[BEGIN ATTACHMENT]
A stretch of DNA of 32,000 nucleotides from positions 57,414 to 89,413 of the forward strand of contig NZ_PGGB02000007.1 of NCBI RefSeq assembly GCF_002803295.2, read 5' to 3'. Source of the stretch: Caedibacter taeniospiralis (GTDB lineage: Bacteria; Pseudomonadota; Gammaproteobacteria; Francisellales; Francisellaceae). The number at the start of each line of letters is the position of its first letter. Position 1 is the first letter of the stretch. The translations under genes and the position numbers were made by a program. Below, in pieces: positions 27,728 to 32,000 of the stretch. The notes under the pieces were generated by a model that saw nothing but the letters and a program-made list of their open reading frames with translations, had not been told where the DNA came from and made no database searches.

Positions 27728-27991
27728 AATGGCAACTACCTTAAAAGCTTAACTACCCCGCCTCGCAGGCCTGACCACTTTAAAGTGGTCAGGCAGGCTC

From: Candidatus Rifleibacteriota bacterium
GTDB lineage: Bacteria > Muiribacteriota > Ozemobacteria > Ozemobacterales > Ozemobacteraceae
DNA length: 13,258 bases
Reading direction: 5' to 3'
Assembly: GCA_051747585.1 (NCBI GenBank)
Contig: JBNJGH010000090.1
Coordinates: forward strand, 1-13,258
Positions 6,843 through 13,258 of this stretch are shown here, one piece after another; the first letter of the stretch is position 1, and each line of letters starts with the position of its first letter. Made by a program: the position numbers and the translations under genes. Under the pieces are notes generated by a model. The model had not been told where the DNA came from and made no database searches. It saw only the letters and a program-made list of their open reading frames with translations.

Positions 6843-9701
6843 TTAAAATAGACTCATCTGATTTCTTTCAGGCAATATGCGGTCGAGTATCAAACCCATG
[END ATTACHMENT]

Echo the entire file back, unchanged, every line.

A stretch of DNA of 32,000 nucleotides from positions 57,414 to 89,413 of the forward strand of contig NZ_PGGB02000007.1 of NCBI RefSeq assembly GCF_002803295.2, read 5' to 3'. Source of the stretch: Caedibacter taeniospiralis (GTDB lineage: Bacteria; Pseudomonadota; Gammaproteobacteria; Francisellales; Francisellaceae). The number at the start of each line of letters is the position of its first letter. Position 1 is the first letter of the stretch. The translations under genes and the position numbers were made by a program. Below, in pieces: positions 27,728 to 32,000 of the stretch. The notes under the pieces were generated by a model that saw nothing but the letters and a program-made list of their open reading frames with translations, had not been told where the DNA came from and made no database searches.

Positions 27728-27991
27728 AATGGCAACTACCTTAAAAGCTTAACTACCCCGCCTCGCAGGCCTGACCACTTTAAAGTGGTCAGGCAGGCTC

From: Candidatus Rifleibacteriota bacterium
GTDB lineage: Bacteria > Muiribacteriota > Ozemobacteria > Ozemobacterales > Ozemobacteraceae
DNA length: 13,258 bases
Reading direction: 5' to 3'
Assembly: GCA_051747585.1 (NCBI GenBank)
Contig: JBNJGH010000090.1
Coordinates: forward strand, 1-13,258
Positions 6,843 through 13,258 of this stretch are shown here, one piece after another; the first letter of the stretch is position 1, and each line of letters starts with the position of its first letter. Made by a program: the position numbers and the translations under genes. Under the pieces are notes generated by a model. The model had not been told where the DNA came from and made no database searches. It saw only the letters and a program-made list of their open reading frames with translations.

Positions 6843-9701
6843 TTAAAATAGACTCATCTGATTTCTTTCAGGCAATATGCGGTCGAGTATCAAACCCATG